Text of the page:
Editor: You ran a story about the flight controller involved in the recent plane crash in Los Angeles, with the headline, ''Female flight controller's worst nightmare came true in L.A. plane collision.''
It's interesting that you felt the need to indicate her gender. Funny, but I don't recall ever reading headlines such as ''Male pilot error causes plane crash'' or ''Male air controller error causes death of 300.''
Editor: As if there wasn't enough misinformation for the public to weed through, The Sun chose to publish John W. Taylor's letter Feb. 6 on the growth management bill pending in the
First of all, Mr. Taylor clearly hasn't read the current version of the growth bill offered by the governor. While it was in some preliminary recommendations from the Barnes commission on growth, the language relating to the permanent growth management program's dwelling unit densities has, in fact, been removed from the bill before the General Assembly.
Under the bill, the Barnes commission will be sent back to get another round of public comments on that very topic.
Second, Mr. Taylor explains that the ''quality'' of the Chesapeake Bay and the Patuxent River actually improved ''during one of the most intense periods of sprawl development in history (1985-1990).''
If he means that water quality didn't deteriorate as quickly, he's right. However, not coincidentally, the Critical Areas law, the phosphate ban and other major bay-related legislation went into effect during that same time period.
Mr. Taylor goes so far as to say ''low-density sprawl development can actually be beneficial'' which is, of course, absurd. Low-density sprawl is the most damaging to the environment, the most wasteful use of the land and the biggest drain on the taxpayer.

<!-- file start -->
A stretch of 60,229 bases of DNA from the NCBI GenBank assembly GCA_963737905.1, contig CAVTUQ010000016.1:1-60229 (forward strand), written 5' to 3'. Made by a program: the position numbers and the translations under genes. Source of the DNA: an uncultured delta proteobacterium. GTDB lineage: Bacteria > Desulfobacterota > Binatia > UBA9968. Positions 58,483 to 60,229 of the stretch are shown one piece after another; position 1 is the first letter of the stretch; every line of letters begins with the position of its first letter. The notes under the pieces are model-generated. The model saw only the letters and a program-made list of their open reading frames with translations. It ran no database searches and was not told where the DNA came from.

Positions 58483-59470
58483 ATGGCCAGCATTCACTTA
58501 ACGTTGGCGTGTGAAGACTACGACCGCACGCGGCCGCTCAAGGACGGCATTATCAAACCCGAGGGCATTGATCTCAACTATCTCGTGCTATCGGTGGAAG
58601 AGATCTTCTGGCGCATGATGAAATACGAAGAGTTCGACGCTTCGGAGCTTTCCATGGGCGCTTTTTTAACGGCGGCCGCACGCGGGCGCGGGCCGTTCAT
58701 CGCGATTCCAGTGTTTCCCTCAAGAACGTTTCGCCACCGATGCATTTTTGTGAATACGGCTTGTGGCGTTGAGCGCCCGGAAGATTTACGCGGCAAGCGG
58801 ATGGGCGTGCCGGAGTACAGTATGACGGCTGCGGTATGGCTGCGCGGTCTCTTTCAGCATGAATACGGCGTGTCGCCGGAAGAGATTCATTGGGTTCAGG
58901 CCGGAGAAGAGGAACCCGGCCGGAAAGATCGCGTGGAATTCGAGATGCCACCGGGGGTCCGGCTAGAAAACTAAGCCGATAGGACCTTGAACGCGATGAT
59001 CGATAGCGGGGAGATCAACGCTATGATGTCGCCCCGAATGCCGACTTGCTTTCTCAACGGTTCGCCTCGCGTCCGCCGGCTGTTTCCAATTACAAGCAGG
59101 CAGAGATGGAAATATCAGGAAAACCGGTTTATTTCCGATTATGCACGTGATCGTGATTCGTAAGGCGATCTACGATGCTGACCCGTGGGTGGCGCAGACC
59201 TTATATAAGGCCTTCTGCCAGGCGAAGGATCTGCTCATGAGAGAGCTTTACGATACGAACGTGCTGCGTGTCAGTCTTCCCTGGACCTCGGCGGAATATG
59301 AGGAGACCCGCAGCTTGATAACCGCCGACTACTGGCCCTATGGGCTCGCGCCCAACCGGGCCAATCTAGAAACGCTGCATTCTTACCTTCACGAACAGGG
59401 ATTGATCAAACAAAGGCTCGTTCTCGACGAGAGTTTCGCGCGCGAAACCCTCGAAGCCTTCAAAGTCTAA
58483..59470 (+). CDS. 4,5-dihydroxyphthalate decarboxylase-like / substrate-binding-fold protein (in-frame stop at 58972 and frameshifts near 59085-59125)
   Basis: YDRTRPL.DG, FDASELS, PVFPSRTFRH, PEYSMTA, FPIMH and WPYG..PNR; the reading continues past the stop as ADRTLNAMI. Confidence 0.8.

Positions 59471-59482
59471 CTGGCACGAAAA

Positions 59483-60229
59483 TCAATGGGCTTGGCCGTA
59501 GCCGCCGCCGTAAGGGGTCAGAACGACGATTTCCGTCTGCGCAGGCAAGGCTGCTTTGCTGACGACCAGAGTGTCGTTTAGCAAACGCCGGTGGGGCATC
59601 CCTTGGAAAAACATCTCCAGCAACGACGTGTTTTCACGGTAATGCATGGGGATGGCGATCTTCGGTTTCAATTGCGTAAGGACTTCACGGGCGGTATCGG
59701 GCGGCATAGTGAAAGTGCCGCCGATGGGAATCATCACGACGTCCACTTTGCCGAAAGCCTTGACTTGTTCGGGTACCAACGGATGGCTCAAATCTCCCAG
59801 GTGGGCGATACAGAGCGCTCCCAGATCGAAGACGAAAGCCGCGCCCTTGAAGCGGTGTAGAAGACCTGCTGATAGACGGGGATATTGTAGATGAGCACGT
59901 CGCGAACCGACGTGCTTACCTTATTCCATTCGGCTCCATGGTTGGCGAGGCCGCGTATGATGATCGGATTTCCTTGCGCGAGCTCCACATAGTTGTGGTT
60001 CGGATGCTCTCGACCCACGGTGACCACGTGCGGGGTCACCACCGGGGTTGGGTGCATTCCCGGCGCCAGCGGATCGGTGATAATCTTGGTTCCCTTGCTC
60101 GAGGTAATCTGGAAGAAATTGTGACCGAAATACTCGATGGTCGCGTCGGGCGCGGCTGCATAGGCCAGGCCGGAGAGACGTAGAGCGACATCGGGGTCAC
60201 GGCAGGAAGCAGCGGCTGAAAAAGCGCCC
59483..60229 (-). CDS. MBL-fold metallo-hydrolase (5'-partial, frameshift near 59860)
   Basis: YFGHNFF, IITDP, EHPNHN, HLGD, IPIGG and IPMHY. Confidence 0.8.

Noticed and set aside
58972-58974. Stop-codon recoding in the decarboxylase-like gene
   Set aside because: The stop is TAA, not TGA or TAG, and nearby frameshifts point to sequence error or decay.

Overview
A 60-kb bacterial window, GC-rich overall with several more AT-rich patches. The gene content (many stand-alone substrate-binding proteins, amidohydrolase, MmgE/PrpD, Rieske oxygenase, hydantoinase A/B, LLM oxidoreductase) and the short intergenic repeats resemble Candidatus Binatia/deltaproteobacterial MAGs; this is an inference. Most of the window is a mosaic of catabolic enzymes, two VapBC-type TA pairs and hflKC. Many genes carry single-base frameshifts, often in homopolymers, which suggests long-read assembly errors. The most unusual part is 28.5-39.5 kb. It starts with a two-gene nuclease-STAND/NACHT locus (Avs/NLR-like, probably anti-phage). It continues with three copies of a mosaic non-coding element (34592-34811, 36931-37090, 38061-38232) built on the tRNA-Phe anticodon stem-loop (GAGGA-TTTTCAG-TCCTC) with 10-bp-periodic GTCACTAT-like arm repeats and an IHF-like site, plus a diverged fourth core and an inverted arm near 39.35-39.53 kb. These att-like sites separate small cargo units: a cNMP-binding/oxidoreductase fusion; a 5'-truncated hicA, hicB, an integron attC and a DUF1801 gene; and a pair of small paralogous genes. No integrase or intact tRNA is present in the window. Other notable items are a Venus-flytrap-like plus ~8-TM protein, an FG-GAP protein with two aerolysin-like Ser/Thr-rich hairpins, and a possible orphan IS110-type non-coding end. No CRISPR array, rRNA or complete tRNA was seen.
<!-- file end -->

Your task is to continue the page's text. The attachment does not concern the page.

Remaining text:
Besides, it is no secret that every major environmental organization in the state is supporting the governor's growth bill.
In the last five years, Maryland's population has grown by about 8 percent, but the land used for development has increased more than 18 percent. Forests, wetlands and agricultural lands are getting chewed up while blotches of development are then )) spit out all across the landscape.
This wasteful and inefficient pattern of runaway growth simply must stop, and the governor's growth management bill, while
not perfect, is an appropriate place to start.
Terry J. Harris.
The writer chairs the Greater Baltimore group of the Sierra Club.
Money and Schools
Editor: I'm tired of The Sun constantly dreaming that money is the answer to all of the city's education ills, as the Feb. 9 editorial states.
Does anyone really believe that Baltimore City schools would be as successful as Baltimore County schools even if city schools spent twice as much per pupil? Exhaustive studies have shown spending per pupil accounts for very little difference in school performance.
Parochial schools, for example, spend much less per pupil than city schools, yet gain much better results. Why? Parental concern, discipline, students who desire to learn, enthusiastic teachers and access to books.
These things don't necessarily cost much, and they cannot simply be purchased.
Wesley L. Michael.
Editor: I was appalled by Cal Thomas' Feb. 6 commentary advocating the use of tactical nuclear weapons in the gulf war to ''speed up the achievement of the objective.''
The use of nuclear weapons would set a precedent the end result of which could be their routine use.
Since the line between combatants and civilians is often vague, one could imagine the eventual use of nuclear weapons against cities to destroy the morale and war-making capacity of the enemy.
Furthermore, popular Arab support for the U.S.-led coalition against Iraq is tenuous at best.
The use of tactical nuclear weapons against Iraq would provoke a wave of anti-American hatred which would topple the governments of many of our allies in the coalition.
At worst, the U.S. could find itself battling not only Iraq but Jordan, Syria and Iran, if not the entire Arab world.
I am not an avid fan of George Bush, but I'm glad that he, and not Cal Thomas, is our commander in chief.
Bruce E. Wilson.
Editor: Gov. William Donald Schaefer often complains about the unfair treatment he receives in the press; how it concentrates on his problems and ignores his accomplishments. Normally, I don't give these complaints much credence. I do think, however, that The Sun has been guilty of this bias in regard to recent cabinet changes in the Schaefer administration.